• Reply

  • Ian Cole
  • 2015-06-01 13:39:54
  • I've read many, many rave reviews for these Beyer headphones, and while I think of all those I've listened to, they are my outright favourite (the Momentums being nearest, but can't touch these overall, especially the weak midranges, a nd the even more emphasised bass and - to my mind - tizzy treble....but I still very much liked them!). However, whenever I read comments about the T51i cans being 'neutral' I was thinking 'absolutely not the case' every time I read it. No WAY are they neutral. They are, in fact, just as, you, Mad Lust Envy have described them, when being more critical. But as you say these are observations and don't detract from an otherwise truly excellent headphones. I don't regret buying them one little bit. I would buy them all over again. They are really superb, and as you rightly say, engaging! Exciting cans and very much more 'alive' than many other phones, IMO. They make music sound 'real' as opposed to a mere recording. They do 'add' in order to achieve this, but in such a great, open and balanced way (save the peaks you speak about). I think, in truth, this about as close a review to how these phones actually are, as I've had the pleasure to read. Thanks for just being honest, Mad Lust Envy.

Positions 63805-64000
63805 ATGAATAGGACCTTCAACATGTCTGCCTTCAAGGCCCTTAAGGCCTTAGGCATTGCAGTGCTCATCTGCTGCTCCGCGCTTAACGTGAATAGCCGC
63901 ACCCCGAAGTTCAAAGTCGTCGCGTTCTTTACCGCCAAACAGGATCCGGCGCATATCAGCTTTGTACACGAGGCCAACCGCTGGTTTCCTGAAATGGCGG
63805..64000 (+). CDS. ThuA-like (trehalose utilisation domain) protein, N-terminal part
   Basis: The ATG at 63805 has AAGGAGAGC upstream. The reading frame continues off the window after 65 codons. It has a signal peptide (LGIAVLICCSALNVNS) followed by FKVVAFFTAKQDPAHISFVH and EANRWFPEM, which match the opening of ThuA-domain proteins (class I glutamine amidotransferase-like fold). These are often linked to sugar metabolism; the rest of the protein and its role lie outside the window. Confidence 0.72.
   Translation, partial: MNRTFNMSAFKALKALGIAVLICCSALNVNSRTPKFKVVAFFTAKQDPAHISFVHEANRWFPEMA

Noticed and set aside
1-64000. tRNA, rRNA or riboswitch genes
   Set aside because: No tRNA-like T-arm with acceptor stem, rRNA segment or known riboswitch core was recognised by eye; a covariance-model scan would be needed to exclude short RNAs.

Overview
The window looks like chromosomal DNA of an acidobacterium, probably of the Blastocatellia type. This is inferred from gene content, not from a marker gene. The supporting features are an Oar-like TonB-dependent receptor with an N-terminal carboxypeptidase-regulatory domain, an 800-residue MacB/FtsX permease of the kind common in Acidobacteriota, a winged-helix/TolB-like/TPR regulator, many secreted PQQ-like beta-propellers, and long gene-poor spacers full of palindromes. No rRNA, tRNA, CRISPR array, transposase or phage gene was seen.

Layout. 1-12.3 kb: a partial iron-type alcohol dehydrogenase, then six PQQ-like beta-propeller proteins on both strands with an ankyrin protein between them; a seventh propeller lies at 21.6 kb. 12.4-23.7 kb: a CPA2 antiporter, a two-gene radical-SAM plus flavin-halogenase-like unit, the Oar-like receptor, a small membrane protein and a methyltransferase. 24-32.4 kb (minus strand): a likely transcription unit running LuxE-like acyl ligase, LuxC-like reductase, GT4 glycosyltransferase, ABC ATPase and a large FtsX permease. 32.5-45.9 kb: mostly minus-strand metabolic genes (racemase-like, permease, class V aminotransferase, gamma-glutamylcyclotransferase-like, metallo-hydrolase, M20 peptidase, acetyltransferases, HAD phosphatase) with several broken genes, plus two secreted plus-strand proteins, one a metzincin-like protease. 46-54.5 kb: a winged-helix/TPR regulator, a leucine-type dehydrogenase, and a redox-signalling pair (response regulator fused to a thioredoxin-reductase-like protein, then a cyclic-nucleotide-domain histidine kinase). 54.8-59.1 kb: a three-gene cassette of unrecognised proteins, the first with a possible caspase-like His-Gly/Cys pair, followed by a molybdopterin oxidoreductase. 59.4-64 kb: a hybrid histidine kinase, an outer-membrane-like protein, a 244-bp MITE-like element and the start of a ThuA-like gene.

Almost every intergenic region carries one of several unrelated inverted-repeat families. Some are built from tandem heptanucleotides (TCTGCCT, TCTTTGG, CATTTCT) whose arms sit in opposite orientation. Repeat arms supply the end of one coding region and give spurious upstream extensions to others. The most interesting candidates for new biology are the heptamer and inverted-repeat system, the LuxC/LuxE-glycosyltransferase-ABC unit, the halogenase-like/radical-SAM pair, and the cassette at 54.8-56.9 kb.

• Reply

  • Ismael
  • 2014-10-16 15:30:28
  • oops my bad lol
  • Reply

  • Mad Lust Envy
  • 2014-10-16 15:02:54
  • Yeah, it's a very exciting, portable headphone for sure. Thoroughly enjoyed my time with them while bangin out to Chillstep, Trip Hop, trance, etc.
  • Reply

  • Mad Lust Envy
  • 2014-10-16 15:01:37
  • Hi there Ismael. I'm actually the one to review these, not Frank, lol. :)
  • Reply

  • Michael Mercer
  • 2014-10-16 00:49:02
  • I've always loved Mad Lust Envy reviews - and you're DEAD ON again! I bought a pair of these cans for the reasons you speak of! I wanted a great, wearable, extremely portable set of cans for listening to my favorite underground electronic music - and they are perfect for that! I wouldn't use them to judge a mix, but, then again, I bought em to BUMP, while being a small-sized set of cans!
  • Reply

  • Ismael
  • 2014-10-15 20:06:22
  • Frank, with all due respect, feel bad for you, headphone enthusiast with sensitive ears, man that must be tough! Great objective review, I am looking to get a pair of closed portable headphones, now I definitely have to hear them first. Wonder how the compare to the HD-25s or Vmoda XS.